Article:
Let me start by saying that we don't "fix" reactivity, and that was more of a catchy title for SEO purposes. We don't fix reactivity, but rather learn to manage it and teach our dogs how to cope with their frustration or manage and reduce their anxiety and fears.
As a reward-based dog guardian, it is important to understand and address a common issue that many dog parents like myself and Loki face: reactivity. Reactivity is a term used to describe a dog's overreaction to a stimulus or trigger, often resulting in excessive barking, lunging, or other 'aggressive' or what we call 'repulsion' behaviours.
This behaviour can often be concerning and potentially dangerous for both the dog and the people around them. In this blog post, we'll explore what reactivity is, what causes it, and how we can work with reactive dogs to improve their behaviour.
What is Reactivity?
Reactivity in dogs is a behavioural response to a perceived threat, whether real or imagined. This response can manifest in a variety of ways, including barking, growling, lunging, airsnapping or when escalated even biting. Dogs may react to a range of stimuli, including other dogs, people, cars, bicycles, or even everyday objects like trash cans or umbrellas. It's important to note that reactivity is not the same as aggression, although the behaviour may 'appear' aggressive.
What Causes Reactivity?
Reactivity can stem from a variety of factors, including genetics, the stress of the mother, pain or discomfort, negative experiences (or perceived negative experiences), negative early life experiences, and lack of socialization. Dogs who were not properly socialized as puppies may become reactive when encountering new people or situations.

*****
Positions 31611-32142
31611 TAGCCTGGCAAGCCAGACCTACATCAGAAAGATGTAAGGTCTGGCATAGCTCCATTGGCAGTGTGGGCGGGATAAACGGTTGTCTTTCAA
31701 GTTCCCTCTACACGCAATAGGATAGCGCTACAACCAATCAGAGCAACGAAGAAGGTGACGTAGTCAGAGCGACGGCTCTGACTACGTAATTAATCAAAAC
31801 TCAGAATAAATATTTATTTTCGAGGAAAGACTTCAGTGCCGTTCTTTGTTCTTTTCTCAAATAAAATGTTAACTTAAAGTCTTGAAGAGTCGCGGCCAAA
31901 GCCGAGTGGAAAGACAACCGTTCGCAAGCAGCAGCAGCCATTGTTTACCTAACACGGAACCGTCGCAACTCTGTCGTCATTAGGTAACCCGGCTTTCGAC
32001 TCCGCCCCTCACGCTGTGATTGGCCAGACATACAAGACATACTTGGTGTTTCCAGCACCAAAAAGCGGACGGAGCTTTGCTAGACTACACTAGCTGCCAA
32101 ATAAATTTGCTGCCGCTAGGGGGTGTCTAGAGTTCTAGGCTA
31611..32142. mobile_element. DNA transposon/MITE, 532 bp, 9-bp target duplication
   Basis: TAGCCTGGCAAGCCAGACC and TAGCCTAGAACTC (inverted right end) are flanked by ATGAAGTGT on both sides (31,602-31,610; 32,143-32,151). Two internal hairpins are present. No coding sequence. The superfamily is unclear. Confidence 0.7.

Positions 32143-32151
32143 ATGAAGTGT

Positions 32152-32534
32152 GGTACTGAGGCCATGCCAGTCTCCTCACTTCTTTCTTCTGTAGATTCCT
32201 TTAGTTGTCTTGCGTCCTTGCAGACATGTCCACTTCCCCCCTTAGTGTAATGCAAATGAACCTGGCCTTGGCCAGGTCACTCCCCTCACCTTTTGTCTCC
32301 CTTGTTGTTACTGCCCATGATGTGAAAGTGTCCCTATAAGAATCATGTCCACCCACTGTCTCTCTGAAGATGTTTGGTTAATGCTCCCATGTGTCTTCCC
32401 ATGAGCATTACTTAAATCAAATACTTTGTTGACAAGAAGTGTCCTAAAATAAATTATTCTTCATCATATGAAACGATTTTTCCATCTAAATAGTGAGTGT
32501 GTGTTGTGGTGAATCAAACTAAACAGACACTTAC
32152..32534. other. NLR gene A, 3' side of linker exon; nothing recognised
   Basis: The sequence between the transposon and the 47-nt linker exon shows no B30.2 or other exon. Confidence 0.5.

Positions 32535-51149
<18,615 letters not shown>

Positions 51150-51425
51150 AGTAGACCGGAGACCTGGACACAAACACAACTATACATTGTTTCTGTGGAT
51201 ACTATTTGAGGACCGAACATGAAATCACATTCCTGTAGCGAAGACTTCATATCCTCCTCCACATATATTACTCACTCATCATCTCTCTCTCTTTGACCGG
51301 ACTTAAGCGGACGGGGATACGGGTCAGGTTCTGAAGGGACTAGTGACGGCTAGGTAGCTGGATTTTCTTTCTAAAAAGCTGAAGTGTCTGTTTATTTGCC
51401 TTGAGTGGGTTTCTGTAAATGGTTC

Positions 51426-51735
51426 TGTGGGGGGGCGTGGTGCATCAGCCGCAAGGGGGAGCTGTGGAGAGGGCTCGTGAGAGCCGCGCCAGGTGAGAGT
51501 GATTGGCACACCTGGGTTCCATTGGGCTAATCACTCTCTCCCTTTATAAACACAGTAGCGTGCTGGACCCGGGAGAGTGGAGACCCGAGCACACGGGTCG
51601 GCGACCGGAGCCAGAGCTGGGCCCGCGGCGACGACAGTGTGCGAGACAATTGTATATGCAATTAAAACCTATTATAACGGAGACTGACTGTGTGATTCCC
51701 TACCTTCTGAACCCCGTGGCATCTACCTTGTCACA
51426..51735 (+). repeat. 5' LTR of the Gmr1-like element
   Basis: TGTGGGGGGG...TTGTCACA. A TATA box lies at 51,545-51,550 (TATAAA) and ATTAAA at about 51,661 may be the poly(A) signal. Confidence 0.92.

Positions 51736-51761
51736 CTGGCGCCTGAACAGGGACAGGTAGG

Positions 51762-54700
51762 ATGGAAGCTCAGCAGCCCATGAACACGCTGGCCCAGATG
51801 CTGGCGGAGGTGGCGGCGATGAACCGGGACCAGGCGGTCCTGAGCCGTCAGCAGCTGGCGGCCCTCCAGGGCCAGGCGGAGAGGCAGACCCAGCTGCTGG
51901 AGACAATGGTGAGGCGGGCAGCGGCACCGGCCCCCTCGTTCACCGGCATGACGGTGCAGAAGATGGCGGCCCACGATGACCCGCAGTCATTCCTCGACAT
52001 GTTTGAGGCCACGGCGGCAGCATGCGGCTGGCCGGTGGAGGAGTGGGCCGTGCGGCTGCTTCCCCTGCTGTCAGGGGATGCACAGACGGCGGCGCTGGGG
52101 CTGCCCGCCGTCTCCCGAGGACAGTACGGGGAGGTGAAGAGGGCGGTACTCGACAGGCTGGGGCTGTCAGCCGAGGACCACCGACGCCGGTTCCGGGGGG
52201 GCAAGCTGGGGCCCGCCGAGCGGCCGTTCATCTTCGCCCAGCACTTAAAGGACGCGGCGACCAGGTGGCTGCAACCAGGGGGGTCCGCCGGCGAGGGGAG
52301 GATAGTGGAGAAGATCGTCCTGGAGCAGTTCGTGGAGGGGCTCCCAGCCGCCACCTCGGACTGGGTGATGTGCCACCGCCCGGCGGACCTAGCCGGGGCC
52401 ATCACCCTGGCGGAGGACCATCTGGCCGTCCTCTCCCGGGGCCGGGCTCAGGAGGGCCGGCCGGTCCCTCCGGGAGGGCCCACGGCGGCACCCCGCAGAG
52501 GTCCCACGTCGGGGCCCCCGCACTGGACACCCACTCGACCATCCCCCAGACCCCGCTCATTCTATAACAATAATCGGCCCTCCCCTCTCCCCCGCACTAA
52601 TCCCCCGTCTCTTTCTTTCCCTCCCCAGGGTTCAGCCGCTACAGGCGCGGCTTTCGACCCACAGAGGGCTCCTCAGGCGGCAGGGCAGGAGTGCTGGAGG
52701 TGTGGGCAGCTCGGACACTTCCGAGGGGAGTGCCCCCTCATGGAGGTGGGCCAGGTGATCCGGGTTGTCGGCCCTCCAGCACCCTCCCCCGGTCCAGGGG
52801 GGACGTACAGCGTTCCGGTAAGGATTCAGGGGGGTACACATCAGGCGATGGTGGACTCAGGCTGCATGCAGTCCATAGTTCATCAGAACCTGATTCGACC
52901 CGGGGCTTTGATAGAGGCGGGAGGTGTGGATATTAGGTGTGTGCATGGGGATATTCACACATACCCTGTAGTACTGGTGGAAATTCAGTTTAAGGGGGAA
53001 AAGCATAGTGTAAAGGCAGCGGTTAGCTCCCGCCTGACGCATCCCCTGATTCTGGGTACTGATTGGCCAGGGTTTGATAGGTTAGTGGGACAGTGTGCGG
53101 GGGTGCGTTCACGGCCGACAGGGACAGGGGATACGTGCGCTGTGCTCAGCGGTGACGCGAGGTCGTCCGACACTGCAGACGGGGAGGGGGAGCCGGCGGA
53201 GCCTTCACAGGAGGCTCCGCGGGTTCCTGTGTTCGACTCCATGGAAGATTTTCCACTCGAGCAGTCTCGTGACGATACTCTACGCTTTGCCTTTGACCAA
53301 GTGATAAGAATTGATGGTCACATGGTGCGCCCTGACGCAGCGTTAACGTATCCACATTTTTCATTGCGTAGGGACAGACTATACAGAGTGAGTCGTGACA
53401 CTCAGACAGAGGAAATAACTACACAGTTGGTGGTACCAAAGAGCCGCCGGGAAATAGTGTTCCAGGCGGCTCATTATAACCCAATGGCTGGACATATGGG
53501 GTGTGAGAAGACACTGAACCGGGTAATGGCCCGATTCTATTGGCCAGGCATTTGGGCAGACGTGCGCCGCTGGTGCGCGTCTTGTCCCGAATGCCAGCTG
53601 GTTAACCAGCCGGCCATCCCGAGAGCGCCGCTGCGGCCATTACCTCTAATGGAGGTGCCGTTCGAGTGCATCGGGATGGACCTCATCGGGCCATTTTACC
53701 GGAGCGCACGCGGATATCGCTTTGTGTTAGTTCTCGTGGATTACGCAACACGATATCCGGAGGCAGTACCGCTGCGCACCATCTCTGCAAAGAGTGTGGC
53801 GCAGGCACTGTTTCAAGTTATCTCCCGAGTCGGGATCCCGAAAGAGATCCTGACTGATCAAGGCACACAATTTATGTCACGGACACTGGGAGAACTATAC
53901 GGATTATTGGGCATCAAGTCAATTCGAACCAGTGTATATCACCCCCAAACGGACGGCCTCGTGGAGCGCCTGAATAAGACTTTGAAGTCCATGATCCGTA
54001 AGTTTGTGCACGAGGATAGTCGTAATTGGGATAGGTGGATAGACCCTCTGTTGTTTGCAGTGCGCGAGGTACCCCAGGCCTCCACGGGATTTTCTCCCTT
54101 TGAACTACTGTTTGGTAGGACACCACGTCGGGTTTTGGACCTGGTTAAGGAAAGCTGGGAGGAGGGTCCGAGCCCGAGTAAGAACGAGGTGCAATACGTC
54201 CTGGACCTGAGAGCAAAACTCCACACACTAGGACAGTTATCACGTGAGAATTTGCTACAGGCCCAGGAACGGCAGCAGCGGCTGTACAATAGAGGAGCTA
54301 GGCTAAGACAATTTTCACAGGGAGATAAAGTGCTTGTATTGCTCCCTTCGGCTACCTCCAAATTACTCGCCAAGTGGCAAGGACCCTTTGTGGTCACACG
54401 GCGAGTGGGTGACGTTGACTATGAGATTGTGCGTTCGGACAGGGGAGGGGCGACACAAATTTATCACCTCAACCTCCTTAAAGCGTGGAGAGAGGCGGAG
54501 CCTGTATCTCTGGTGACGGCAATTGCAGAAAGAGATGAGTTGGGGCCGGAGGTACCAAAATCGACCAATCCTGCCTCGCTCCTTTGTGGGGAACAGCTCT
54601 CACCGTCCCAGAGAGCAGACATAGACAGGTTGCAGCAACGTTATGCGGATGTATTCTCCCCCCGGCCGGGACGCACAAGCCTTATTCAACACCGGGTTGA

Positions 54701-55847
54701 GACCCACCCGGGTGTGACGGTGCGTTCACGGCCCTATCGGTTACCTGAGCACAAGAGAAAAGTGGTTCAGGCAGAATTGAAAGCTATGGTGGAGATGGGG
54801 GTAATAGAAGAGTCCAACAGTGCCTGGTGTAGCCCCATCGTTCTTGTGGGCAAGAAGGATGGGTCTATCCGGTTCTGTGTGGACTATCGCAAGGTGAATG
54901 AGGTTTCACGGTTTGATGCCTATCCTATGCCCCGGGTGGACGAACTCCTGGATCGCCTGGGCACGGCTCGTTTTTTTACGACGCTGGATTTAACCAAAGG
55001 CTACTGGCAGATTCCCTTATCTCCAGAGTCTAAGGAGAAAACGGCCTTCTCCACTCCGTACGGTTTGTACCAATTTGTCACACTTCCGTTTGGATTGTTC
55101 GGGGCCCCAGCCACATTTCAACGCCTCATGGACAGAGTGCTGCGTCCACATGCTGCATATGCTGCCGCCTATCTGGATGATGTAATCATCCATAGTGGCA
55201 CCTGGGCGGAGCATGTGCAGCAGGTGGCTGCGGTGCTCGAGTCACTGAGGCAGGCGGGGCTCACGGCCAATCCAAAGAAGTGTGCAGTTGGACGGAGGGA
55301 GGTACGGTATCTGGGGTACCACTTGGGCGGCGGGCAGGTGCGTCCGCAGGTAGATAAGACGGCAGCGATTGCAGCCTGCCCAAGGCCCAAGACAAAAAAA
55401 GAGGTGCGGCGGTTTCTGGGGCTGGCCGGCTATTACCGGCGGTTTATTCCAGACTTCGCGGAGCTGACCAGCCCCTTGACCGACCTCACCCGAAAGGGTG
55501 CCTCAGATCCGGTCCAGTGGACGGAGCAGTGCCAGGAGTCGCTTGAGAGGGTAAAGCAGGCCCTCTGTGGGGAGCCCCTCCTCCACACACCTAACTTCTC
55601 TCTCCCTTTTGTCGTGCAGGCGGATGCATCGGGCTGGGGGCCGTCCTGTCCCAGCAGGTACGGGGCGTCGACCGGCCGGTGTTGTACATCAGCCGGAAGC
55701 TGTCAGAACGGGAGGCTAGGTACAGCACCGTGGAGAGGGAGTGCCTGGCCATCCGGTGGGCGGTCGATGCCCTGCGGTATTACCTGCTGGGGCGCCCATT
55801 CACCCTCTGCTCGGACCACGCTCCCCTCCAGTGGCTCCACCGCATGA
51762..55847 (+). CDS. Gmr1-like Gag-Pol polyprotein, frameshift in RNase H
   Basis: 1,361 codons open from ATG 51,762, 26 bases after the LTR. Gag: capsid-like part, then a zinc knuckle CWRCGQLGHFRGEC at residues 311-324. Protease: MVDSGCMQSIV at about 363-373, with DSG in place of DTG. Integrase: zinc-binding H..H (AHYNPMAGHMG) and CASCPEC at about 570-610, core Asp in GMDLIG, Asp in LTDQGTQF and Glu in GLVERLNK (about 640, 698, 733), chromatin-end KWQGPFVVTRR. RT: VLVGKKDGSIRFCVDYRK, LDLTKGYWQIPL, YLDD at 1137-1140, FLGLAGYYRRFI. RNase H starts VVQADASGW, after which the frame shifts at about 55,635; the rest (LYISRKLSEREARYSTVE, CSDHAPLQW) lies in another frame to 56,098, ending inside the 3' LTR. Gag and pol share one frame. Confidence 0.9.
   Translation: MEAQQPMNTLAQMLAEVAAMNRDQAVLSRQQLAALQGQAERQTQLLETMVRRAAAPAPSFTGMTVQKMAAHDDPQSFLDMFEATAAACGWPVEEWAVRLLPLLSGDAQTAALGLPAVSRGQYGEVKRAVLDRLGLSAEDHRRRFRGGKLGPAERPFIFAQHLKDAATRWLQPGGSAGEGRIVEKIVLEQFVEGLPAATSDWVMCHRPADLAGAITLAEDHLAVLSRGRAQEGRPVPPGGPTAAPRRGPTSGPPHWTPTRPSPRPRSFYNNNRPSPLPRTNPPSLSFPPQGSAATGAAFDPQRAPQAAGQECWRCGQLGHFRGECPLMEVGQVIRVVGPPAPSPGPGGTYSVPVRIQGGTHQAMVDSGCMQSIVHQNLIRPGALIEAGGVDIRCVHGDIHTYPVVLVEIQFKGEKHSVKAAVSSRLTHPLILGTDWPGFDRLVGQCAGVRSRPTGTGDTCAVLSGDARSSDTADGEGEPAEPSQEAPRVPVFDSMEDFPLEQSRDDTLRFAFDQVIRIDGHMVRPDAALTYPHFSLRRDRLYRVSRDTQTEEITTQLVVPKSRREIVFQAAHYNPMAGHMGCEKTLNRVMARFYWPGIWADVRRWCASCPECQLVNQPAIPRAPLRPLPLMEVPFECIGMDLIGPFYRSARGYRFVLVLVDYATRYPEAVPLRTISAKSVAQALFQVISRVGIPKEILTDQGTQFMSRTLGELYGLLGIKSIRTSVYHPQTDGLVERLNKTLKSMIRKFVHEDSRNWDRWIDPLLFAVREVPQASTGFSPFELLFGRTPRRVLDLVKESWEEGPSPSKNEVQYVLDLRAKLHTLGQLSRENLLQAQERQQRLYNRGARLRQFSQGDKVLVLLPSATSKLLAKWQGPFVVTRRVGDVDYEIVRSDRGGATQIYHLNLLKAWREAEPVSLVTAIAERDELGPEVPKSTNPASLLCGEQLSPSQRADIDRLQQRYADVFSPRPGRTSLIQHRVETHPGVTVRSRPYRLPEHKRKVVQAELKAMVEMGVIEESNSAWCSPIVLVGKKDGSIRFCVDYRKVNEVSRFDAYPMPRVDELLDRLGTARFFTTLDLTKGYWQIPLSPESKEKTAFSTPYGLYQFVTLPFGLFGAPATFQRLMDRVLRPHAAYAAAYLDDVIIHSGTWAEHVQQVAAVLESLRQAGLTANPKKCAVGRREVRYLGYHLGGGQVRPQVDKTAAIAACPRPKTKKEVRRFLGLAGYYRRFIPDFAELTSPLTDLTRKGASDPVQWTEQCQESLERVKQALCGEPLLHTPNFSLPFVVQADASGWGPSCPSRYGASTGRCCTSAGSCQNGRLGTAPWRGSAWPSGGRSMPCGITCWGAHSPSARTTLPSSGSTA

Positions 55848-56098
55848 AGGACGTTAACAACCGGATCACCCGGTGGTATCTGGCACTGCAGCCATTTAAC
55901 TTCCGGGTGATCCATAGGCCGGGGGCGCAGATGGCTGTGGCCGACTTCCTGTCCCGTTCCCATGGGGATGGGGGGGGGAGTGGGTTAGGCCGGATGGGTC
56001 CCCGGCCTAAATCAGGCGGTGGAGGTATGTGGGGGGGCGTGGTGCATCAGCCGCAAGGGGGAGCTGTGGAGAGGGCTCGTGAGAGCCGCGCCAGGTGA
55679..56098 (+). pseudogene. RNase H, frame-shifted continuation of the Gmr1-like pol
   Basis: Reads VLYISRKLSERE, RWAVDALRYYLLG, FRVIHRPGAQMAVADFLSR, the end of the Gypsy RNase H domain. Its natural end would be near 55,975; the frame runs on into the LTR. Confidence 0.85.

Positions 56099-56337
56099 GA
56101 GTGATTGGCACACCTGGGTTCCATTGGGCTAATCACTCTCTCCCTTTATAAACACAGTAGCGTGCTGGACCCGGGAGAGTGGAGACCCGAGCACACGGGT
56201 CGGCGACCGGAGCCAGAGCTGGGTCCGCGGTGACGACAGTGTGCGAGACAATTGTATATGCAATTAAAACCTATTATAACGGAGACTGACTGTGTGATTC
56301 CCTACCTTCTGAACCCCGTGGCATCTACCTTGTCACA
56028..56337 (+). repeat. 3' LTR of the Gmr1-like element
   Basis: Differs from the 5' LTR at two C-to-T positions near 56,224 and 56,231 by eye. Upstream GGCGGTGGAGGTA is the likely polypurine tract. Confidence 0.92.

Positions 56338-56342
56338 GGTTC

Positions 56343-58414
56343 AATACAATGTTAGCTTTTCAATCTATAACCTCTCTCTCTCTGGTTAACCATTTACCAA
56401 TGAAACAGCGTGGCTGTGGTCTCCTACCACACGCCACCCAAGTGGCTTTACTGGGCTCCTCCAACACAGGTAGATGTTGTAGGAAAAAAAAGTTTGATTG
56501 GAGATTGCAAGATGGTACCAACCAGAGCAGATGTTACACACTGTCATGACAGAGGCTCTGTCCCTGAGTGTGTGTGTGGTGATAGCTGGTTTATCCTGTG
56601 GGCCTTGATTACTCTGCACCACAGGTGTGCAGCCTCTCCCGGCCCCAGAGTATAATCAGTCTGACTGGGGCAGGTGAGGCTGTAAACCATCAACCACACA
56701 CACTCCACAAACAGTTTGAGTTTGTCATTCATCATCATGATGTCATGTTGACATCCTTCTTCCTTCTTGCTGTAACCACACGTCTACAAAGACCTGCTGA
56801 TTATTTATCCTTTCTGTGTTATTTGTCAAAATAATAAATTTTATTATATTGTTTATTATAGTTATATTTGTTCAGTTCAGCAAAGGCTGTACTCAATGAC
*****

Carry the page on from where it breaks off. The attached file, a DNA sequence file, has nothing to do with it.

Additionally, dogs who have experienced trauma, abuse, or neglect may exhibit reactive behaviour as a result of their past experiences. Genetics can also play a role in a dog's predisposition to reactive behaviour.
How Can We Address Reactivity?
It's important that we approach reactivity with empathy and patience. Reactive behaviour can be challenging to address, and it's important to recognize that there is no one-size-fits-all solution. However, there are a few strategies that we can use to work with reactive dogs:
Counterconditioning: Counterconditioning involves pairing the trigger that causes the reactive behavior with something positive, like treats or praise. Over time, this can help the dog associate the trigger with positive experiences, reducing their reactive behaviour.
Desensitisation: Desensitisation involves gradually exposing the dog to the trigger in a controlled environment, starting at a distance and slowly decreasing the distance as the dog becomes more comfortable. This can help the dog become less reactive to the trigger over time.
Management: In some cases, management may be necessary to prevent reactive behaviour. This could involve keeping the dog on a leash or using a muzzle in certain situations.
Training: Basic training can also help address reactive behaviour. Teaching the dog basic commands like "hand touches" or "U-Turns" can help redirect their focus away from the trigger and onto their guardian.
Reactivity is a common issue that many dog guardians face, but it's important to remember that it can be addressed with patience and empathy. Our goal is to help dogs and their owners build a positive relationship based on trust and safety. By using strategies like counterconditioning, desensitisation, management, and reward-based training, we can work with reactive dogs to improve their behaviour and quality of life.